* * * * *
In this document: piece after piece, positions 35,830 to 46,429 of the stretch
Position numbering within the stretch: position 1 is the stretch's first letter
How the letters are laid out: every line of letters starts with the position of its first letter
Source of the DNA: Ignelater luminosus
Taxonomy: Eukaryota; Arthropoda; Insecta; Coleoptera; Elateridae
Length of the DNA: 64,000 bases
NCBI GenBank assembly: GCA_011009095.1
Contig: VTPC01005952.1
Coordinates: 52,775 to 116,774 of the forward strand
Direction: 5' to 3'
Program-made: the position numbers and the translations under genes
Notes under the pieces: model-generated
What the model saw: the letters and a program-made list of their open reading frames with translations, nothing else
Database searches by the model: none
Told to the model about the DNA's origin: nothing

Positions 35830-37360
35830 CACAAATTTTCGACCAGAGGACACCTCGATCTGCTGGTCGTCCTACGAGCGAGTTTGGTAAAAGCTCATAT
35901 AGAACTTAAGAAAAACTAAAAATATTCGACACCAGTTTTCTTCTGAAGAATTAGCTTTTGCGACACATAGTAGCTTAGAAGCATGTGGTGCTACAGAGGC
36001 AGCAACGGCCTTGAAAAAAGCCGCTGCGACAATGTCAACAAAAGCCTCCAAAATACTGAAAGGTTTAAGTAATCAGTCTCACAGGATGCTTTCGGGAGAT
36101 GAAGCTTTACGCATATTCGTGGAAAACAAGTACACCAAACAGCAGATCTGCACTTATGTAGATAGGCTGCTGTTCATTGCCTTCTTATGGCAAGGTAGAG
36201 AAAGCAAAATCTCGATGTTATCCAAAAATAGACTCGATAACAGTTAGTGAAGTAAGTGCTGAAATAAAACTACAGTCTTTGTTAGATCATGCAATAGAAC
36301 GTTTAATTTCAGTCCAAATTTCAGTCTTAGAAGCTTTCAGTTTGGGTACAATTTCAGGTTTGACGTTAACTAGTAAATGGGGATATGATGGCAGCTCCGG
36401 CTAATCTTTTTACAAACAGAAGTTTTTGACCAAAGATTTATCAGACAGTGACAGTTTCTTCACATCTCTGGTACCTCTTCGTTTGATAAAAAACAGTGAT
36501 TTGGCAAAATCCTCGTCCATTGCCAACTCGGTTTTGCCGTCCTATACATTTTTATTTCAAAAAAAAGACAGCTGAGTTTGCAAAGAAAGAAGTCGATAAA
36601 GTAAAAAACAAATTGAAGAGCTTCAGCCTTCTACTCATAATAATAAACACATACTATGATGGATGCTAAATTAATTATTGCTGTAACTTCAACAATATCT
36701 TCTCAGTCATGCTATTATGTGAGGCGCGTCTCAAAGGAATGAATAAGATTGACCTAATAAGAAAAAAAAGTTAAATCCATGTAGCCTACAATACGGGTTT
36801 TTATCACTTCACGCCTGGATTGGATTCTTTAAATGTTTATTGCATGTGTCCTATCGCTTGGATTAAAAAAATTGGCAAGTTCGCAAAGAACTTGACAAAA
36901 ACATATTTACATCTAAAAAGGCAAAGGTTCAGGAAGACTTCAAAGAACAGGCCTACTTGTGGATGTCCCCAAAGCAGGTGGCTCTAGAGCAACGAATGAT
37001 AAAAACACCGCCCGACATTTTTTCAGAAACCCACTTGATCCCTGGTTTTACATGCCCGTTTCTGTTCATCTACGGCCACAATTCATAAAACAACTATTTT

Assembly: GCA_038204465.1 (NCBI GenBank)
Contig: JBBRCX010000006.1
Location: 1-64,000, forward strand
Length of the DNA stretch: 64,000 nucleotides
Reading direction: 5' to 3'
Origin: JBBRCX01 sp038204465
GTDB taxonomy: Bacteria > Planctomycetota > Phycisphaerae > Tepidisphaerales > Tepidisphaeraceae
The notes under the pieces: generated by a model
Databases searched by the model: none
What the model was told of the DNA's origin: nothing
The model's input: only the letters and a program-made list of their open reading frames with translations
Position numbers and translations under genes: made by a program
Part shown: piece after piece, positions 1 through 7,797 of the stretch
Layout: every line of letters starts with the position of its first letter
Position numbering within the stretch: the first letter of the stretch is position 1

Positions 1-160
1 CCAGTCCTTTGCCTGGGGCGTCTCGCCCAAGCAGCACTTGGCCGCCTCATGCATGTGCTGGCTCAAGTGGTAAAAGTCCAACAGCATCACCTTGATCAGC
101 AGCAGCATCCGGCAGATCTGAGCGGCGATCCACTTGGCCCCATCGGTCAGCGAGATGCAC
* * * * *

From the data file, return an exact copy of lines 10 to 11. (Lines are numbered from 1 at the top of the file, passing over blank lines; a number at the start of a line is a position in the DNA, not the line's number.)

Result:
Direction: 5' to 3'
Program-made: the position numbers and the translations under genes